At a beer festival with dozens of kiosks, strategy is key: First, mark down those you want to hit, because trying all the beer is not an option. Then rejig your plans to join the occasional line, usually a sign of something cool or different.
At OctFest, a confluence of 70-plus breweries in early September on Governors Island in New York Harbor, one of the longest queues stretched in front of Taihu Brewing from Taiwan. Once you made it to the front, a wiry guy manning the taps held out a cup of what appeared to be prunes. “Smell this,” he said.
They were prunes, sort of -- smoked plums used to flavor a tart smoked plum gose that he then decanted into waiting glasses.
At the two-day OctFest last weekend, beer, music and food were brought together in almost equal measures. Despite an eclectic musical lineup (Vince Staples, Jeff Tweedy and Chic all shared the bill), the quiet stars of the drizzly weekend were brewers from lesser-known regions such as Mexico, South America, Asia and Africa, that are rare to find on taps in this country.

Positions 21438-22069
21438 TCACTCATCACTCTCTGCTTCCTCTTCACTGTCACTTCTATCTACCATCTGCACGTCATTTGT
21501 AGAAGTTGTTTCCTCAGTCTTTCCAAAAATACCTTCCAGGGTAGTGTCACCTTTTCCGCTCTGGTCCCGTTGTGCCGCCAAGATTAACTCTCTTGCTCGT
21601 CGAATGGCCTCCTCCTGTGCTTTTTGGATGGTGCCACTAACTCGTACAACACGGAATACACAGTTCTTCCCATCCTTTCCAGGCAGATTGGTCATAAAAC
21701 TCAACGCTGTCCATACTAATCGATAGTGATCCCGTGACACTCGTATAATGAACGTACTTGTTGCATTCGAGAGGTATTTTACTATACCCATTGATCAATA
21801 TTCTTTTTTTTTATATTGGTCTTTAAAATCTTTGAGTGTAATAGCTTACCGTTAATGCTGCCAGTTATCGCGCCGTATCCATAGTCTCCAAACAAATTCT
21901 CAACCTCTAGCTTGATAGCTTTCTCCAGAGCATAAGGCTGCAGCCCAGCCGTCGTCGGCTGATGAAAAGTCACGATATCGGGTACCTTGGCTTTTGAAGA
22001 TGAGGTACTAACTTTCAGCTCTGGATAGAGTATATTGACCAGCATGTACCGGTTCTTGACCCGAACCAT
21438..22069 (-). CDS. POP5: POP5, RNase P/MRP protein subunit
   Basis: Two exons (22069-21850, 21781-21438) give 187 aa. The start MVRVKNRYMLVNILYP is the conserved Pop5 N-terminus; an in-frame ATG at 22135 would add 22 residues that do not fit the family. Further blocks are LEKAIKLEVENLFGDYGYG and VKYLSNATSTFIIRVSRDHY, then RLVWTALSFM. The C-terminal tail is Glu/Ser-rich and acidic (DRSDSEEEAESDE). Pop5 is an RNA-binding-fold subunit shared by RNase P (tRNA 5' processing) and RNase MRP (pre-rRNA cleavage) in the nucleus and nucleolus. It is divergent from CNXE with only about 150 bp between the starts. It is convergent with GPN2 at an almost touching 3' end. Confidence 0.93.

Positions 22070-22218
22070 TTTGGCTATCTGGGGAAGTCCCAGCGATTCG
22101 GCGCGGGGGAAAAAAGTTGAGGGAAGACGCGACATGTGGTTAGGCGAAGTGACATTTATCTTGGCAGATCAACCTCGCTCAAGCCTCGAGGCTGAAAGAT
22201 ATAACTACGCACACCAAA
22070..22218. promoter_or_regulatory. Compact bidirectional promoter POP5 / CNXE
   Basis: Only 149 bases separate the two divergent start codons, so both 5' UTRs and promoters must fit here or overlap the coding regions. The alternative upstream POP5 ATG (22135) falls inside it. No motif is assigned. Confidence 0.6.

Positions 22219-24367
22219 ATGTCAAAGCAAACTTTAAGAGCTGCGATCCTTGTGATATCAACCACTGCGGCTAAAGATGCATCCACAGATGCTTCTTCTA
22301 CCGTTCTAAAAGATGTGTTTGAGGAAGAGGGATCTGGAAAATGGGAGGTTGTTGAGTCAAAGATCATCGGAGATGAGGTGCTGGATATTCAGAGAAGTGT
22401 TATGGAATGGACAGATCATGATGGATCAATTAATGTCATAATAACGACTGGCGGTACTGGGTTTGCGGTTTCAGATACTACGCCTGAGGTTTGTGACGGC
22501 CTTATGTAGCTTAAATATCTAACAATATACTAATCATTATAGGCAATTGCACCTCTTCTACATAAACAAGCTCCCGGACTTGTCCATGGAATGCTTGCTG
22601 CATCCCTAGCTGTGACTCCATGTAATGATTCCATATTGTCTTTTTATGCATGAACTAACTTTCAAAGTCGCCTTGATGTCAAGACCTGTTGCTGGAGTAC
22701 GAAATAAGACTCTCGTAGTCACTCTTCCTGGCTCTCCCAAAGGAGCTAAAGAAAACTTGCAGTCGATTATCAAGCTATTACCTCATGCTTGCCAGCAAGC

There was dunkel, or dark lager, brewed in Monterrey, Mexico by Cerveza Mexicana Bocanegra; hoppy extra pale ale from Shanghai’s Boxing Cat Brewery; a pilsner named Panga Drops from Nicaragua Craft Beer Co.; and weissbier from South Africa’s Cape Brewing Company. As on these shores, IPA and sours proliferated — a kiwi sour from New Zealand’s Good George Brewing and Sour Violet Rouge, from Brazil’s Cervejaria Wäls, had snaking lines of their own.
“We wanted to curate beer from every continent,” said Megan Lagesse, head of communications for craft at Anheuser-Busch, who organized OctFest via its culture and beer arm, October, along with Pitchfork magazine. “We have 35 craft partners globally, and each of them invited a friend.”
“Partners” in this case means the craft breweries that AB InBev owns. (Long Island's Blue Point Brewing Company, which also poured at OctFest, is one.) Lagesse is aware of the David and Goliath dynamic that has long existed between devotees of independent craft breweries and industry giants such as AB InBev. At OctFest — intentionally, or not — those lines were blurred.